Breaking News

Brock Purdy stats with 49ers: How 8 great games make case for best rookie QB of Super Bowl era

Brock Purdy has put up some strong stats as the 49ers quarterback while winning all of his seven starts, including two playoff games. But how does the seventh-round sensation compare to the best rookie QBs in NFL history?

Over the past 15 seasons, a lot of rookie passers have had impressive immediate success, from Matt Ryan in 2008 to Mac Jones just in 2021. None of them, however, were drafted in Round 7. Before Purdy, Russell Wilson and Dak Prescott were the only ones not taken in the first round.

Here’s looking at what Purdy has done since replacing injured Jimmy Garoppolo for much of the game vs. the Dolphins in Week 13 vs. the other most winningest QBs in their first eight NFL games:

MORE: Best 7th-round QBs in NFL Draft history

Brock Purdy’s stats vs. past rookies

Taking out Purdy’s mop-up stint against the Chiefs in Week 7, here are his rookie numbers in eight games of significant action, through the 49ers’ divisional playoff win over the Cowboys:

  • Passing yards: 1,854 (231.8 yards per game)
  • Passing touchdowns: 16 | Interceptions: 3
  • Completion percentage: 66.8 (147-of-220)
  • Yards per attempt: 8.4 | Passer rating: 111.4

The efficiency is off the charts with reasonable volume of 27.5 average attempts per game. There’s nothing here to suggest he’s been treated like a caretaker, but rather let loose like a veteran QB in Kyle Shanahan’s offense based on diversity and multiplicity.

Purdy vs. Dak Prescott, Cowboys, 2016 (7-1 start)

  • Passing yards: 2,020 (252.5 yards per game)
  • Passing touchdowns: 8 | Interceptions: 2
  • Completion percentage: 66.5 (165-of-248)
  • Yards per attempt: 8.1 | Passer rating: 98.9

Purdy just outdueled a well-seasoned Prescott head-to-head. But going back six seasons, Prescott also stepped into a great offensive situation replacing an injured Tony Romo, leaning on a great offensive line, strong running game and fine weapons. That’s why the yards per game, yards per attempt and rating are somewhat similar to what Purdy has done.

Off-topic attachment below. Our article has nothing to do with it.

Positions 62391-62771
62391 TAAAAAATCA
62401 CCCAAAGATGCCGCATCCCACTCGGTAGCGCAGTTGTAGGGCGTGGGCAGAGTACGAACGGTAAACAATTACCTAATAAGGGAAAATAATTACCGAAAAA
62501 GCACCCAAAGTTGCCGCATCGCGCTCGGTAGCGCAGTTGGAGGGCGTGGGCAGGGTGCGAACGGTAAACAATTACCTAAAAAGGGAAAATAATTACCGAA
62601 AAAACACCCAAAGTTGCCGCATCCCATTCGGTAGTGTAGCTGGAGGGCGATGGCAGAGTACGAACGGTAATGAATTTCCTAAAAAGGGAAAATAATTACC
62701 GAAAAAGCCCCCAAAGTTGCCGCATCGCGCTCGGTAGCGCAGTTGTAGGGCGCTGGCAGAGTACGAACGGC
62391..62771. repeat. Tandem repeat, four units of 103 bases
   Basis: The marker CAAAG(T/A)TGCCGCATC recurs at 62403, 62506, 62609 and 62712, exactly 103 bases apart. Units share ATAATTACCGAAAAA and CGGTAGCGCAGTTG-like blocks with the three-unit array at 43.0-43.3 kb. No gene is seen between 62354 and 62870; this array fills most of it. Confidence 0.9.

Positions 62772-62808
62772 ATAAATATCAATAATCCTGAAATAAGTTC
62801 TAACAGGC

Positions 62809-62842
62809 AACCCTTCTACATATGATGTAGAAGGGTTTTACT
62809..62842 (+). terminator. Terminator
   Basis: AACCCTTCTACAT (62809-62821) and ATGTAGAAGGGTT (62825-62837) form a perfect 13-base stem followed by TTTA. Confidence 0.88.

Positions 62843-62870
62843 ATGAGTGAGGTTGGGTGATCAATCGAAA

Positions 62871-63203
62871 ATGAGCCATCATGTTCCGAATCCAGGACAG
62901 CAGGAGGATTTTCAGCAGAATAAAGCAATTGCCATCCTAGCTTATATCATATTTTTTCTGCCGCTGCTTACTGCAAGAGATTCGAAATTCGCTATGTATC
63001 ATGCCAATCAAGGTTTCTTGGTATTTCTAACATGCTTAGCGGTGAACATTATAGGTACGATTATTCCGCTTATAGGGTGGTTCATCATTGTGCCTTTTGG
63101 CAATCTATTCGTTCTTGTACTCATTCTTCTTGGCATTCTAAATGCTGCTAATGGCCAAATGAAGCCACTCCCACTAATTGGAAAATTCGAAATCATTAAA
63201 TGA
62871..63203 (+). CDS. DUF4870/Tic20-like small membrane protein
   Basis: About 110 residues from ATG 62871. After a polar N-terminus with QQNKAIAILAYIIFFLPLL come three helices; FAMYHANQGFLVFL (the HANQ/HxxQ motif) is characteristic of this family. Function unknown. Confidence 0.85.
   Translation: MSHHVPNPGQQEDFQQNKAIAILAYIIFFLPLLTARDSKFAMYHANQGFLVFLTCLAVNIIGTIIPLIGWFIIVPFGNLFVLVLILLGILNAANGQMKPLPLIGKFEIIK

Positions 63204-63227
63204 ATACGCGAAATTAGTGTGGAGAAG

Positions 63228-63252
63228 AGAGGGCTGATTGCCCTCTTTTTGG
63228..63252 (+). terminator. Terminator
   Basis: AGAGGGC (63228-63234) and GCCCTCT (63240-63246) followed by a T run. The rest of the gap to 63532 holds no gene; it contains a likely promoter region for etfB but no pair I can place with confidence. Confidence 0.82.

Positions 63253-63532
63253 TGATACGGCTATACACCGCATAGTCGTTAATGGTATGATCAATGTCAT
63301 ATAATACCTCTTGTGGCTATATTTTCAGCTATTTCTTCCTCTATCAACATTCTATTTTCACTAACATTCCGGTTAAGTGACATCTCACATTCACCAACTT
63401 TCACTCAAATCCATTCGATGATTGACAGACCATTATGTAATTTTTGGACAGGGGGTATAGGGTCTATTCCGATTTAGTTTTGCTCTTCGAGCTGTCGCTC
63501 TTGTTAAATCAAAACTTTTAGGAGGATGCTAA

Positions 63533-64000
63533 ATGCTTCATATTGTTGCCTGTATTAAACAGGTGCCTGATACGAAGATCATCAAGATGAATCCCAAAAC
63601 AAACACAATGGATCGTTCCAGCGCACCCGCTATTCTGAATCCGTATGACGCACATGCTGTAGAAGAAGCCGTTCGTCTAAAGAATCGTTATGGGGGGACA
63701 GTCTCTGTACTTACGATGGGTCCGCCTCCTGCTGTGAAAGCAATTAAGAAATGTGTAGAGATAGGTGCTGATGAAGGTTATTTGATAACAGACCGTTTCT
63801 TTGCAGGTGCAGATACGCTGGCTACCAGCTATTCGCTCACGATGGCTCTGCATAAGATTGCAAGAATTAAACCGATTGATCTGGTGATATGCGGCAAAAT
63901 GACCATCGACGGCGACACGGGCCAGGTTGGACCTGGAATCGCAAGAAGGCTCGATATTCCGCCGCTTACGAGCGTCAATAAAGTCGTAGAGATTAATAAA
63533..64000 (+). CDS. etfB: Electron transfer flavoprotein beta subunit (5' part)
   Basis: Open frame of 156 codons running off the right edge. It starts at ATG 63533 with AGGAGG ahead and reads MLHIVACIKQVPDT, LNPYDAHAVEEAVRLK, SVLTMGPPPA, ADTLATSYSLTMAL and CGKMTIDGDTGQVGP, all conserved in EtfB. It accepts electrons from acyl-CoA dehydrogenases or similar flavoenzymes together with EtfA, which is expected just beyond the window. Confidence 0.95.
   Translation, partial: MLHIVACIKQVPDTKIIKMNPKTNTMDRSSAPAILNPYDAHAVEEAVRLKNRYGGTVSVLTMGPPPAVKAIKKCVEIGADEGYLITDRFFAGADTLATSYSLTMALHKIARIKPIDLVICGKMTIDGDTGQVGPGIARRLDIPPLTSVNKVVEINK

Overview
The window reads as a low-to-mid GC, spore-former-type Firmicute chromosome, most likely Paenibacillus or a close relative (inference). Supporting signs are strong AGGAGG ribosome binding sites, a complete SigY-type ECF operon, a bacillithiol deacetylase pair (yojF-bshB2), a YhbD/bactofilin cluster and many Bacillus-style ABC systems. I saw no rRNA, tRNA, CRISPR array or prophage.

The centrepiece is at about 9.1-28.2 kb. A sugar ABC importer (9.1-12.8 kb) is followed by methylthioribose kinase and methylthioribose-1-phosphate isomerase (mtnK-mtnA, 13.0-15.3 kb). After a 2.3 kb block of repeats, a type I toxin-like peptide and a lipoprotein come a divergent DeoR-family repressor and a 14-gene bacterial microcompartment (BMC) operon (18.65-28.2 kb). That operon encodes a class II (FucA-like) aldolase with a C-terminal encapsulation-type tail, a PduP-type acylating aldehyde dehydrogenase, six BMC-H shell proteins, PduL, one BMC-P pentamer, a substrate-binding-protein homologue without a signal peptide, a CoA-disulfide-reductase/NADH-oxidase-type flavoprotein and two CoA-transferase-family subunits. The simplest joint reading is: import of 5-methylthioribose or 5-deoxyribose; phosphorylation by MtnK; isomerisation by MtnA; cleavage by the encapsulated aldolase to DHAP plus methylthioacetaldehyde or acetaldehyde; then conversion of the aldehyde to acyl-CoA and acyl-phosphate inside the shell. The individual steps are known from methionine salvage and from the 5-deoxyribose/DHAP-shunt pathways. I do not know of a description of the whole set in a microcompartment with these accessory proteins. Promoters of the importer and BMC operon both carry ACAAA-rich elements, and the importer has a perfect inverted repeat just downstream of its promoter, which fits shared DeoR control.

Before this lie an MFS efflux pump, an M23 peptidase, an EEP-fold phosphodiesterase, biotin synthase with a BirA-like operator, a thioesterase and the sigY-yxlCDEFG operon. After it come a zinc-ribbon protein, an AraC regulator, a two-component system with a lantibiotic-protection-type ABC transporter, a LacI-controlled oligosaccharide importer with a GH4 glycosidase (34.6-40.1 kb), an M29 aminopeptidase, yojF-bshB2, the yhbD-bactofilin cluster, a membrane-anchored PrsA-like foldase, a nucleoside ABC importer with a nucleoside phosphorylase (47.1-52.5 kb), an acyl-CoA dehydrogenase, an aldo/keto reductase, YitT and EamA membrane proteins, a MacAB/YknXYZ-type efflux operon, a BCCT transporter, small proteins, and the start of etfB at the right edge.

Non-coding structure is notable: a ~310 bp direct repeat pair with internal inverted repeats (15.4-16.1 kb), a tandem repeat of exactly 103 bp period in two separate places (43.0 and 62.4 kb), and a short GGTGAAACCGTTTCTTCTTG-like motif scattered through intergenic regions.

Purdy vs. Matt Ryan, Falcons, 2008 (5-3 start)

  • Passing yards: 1,661 (207.6 yards per game)
  • Passing touchdowns: 9 | Interceptions: 5
  • Completion percentage: 58.6 (147-of-220)
  • Yards per attempt: 7.3 | Passer rating: 85.4

Ryan kicked off the recent trend of rookies being able to find immediate success. Although these numbers seem modest, it was how he wasted no time proving he would be the long-term team leader, helping the team turn around to a playoff-worthy 11-5. Ryan set the tone early as a future league MVP (working under Shanahan eight years later) by throwing a 62-yard TD strike on his first-ever NFL pass. Purdy should be hoping to have same kind of ceiling.

Purdy vs. Russell Wilson, Seahawks, 2012 (4-4 start)

  • Passing yards: 1,468 (183.5 yards per game)
  • Passing touchdowns: 10 | Interceptions: 8
  • Completion percentage: 61.4 (129-of-210)
  • Yards per attempt: 7.0 | Passer rating: 82.4

Wilson stepped into a team dominated by the rising “Legion of Boom” defense and a Marshawn Lynch running game, so he didn’t need put up much passing at first. Like Ryan, Wilson also started from Week 1 and ended up leading his team to an 11-5 record and an NFC wild-card berth. He turned in a great durable decade in Seattle in which he won a Super Bowl ring in two trips and had only one losing season — his last — before the big trade to the Broncos. Still, just focusing on pure passing, Purdy has him beat as a rookie.